Supervolcano Beneath Yellowstone Could Cover North America in Ash, Alter Global Climate

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  • Yellowstone
    (Photo: Yellowstone National Park)
    This photo features St. Mary Lake with Wildgoose Island in the center.
By Myles Collier , Christian Post Contributor
December 16, 2013|9:57 am

A supervalcano beneath Yellowstone National Park is larger than originally thought after researchers were able to map the massive volcanic chamber.

During a recent conference of the American Geophysical Union scientists stated that Yellowstone's magma chamber is at least 250 percent larger than previously believed.

The new measurements state that the chamber is roughly 55 miles by 20 miles and contains unimaginably large amounts of lava.

"We've been working there for a long time, and we've always thought it would be bigger ... but this finding is astounding," University of Utah Professor Bob Smith told BBC News.

Geophysicists and geologists have been trying to determine the exact size of the volcanic chamber of some years now and after new developments in research technologies and methods combined with a recent series of small earthquakes were able to map and get a more precise measurement of the volcanic chamber.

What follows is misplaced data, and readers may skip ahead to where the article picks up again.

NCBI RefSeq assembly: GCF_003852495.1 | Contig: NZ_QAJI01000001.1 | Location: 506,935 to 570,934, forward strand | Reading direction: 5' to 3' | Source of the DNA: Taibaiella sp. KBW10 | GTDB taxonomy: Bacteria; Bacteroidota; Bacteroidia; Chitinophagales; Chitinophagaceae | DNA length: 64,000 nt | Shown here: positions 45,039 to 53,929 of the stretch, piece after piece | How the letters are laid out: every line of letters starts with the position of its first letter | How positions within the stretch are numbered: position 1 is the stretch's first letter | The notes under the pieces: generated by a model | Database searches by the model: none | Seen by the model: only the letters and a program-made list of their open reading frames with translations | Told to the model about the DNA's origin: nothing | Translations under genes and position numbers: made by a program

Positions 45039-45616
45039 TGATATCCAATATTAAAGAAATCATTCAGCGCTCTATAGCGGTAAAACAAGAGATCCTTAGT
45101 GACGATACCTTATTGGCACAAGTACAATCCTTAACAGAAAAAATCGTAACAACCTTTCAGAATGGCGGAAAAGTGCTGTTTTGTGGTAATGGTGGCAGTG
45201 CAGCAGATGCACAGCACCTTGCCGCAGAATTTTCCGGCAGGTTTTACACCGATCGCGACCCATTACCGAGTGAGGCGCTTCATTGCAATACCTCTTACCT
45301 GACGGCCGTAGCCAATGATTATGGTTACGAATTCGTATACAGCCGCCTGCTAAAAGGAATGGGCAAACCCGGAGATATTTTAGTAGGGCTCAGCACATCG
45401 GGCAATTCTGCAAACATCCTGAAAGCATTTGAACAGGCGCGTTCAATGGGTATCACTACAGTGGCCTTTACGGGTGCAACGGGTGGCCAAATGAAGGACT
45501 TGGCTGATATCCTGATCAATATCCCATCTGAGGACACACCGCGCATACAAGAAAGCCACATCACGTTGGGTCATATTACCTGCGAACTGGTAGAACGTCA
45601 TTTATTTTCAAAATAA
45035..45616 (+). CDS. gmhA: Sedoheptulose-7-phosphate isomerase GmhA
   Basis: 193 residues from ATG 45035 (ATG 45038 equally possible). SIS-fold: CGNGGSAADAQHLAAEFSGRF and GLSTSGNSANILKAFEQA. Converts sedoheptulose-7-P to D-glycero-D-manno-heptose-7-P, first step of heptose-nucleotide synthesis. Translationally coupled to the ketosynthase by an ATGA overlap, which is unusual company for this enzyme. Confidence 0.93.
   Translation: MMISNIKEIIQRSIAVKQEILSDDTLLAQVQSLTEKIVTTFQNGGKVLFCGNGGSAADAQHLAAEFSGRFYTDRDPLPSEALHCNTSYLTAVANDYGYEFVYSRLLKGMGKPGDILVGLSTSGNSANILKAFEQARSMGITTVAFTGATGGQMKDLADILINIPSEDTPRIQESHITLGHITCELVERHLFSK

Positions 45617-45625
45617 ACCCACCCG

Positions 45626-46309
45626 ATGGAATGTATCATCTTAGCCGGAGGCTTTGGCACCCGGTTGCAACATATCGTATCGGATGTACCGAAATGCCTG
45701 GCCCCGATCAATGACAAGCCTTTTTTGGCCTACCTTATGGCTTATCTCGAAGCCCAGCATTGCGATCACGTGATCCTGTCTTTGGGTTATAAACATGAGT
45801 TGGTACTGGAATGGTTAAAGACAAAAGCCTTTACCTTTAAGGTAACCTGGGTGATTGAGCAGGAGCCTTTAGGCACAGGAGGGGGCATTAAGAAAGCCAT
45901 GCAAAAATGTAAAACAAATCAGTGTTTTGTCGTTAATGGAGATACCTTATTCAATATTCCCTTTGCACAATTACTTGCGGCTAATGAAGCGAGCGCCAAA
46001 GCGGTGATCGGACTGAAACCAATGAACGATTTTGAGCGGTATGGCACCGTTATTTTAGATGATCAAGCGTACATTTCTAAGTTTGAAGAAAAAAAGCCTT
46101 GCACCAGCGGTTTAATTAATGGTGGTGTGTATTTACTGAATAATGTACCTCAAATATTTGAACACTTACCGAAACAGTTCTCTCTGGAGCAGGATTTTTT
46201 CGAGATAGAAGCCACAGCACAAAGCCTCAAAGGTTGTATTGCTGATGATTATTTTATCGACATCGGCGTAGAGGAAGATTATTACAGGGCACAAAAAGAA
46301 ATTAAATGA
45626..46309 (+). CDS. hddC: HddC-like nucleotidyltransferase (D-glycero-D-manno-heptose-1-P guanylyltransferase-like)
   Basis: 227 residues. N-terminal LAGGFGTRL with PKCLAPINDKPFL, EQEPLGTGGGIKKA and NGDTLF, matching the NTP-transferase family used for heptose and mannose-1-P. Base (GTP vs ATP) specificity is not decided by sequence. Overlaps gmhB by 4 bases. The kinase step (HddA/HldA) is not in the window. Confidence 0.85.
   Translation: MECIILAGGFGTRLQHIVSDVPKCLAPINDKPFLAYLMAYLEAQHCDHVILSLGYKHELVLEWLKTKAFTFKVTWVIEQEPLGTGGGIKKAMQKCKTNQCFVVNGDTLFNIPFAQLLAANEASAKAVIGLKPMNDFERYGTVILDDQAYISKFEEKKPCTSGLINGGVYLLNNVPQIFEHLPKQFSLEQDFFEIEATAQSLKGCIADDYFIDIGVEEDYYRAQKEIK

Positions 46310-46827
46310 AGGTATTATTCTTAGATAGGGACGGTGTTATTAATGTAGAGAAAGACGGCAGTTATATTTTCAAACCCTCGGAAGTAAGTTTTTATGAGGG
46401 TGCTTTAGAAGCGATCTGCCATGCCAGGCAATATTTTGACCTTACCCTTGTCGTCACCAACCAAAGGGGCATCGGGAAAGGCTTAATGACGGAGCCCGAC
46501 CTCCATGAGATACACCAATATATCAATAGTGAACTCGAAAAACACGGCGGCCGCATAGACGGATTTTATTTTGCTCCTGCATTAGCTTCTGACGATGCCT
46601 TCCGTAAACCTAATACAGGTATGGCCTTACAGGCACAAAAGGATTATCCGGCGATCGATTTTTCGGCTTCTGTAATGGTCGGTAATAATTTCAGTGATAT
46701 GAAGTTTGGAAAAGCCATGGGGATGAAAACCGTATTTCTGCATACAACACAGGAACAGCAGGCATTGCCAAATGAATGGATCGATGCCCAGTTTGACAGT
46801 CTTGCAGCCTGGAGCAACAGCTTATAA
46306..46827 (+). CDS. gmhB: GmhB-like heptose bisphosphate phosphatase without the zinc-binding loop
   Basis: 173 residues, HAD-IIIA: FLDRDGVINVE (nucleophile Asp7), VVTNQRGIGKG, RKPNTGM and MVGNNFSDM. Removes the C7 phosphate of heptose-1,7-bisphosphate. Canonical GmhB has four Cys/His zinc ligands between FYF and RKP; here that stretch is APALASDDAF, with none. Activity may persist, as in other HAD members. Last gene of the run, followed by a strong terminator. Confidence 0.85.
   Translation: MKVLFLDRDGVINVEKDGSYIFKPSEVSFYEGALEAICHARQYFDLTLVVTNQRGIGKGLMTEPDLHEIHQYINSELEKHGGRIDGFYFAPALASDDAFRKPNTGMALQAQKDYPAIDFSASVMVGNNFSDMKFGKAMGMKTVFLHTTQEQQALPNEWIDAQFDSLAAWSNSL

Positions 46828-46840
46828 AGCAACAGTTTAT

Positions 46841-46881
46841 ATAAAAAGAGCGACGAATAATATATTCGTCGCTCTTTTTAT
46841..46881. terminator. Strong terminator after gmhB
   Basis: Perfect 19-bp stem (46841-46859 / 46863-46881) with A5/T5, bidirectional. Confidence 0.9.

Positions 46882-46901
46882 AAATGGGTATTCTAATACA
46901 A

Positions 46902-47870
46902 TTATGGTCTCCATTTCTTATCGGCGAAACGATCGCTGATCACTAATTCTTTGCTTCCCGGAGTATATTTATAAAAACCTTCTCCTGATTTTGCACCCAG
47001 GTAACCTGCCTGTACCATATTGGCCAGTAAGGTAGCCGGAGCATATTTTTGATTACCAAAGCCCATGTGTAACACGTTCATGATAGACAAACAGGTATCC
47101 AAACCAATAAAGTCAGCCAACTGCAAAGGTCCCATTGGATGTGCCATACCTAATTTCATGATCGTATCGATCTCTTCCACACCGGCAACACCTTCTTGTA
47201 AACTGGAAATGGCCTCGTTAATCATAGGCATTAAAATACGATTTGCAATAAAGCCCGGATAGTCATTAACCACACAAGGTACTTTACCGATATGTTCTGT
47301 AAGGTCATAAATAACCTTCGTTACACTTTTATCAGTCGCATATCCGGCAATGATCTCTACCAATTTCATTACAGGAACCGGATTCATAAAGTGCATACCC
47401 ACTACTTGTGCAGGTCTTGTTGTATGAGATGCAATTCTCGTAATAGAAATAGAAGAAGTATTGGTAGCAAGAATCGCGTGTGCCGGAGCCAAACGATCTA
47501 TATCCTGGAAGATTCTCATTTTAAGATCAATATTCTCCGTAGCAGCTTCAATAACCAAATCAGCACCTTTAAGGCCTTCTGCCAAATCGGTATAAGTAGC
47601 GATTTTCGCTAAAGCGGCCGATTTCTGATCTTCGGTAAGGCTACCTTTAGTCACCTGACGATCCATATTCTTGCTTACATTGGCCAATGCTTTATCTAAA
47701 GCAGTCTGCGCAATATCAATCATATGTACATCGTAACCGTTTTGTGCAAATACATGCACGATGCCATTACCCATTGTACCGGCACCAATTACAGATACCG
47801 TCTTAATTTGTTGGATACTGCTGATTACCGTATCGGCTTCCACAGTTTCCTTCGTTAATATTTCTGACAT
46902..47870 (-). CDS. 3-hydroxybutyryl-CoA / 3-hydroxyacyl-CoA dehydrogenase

"The waves travel slower through hot and partially molten material," Dr. Jamie Farrell explained regarding how measuring the volcanic chamber is eased with earthquake tremors. "With this, we can measure what's beneath."

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According to the U.S. Geological Survey there were more than 300 earthquakes that hit the region around Yellowstone National Park in the month of November alone. While these tremors were not felt by local residents researchers were able to more accurate observe the underground movement, which aided in providing a more accurate measurement of the volcanic chamber.

"We know there's been these really large volcanic eruptions in the past and what we're seeing now matches that," Farrell told BBC News, adding that when the volcano underneath Yellowstone does erupts it will be 2,000 times larger than the eruption of Mount St. Helens in 1980.

"These are really big volcanic eruptions and it would definitely be a global event," he added. "It would not only affect the U.S. but it would affect the world. All this material that is shot up in the atmosphere would eventually circle the earth and would affect the climate throughout the world."

 

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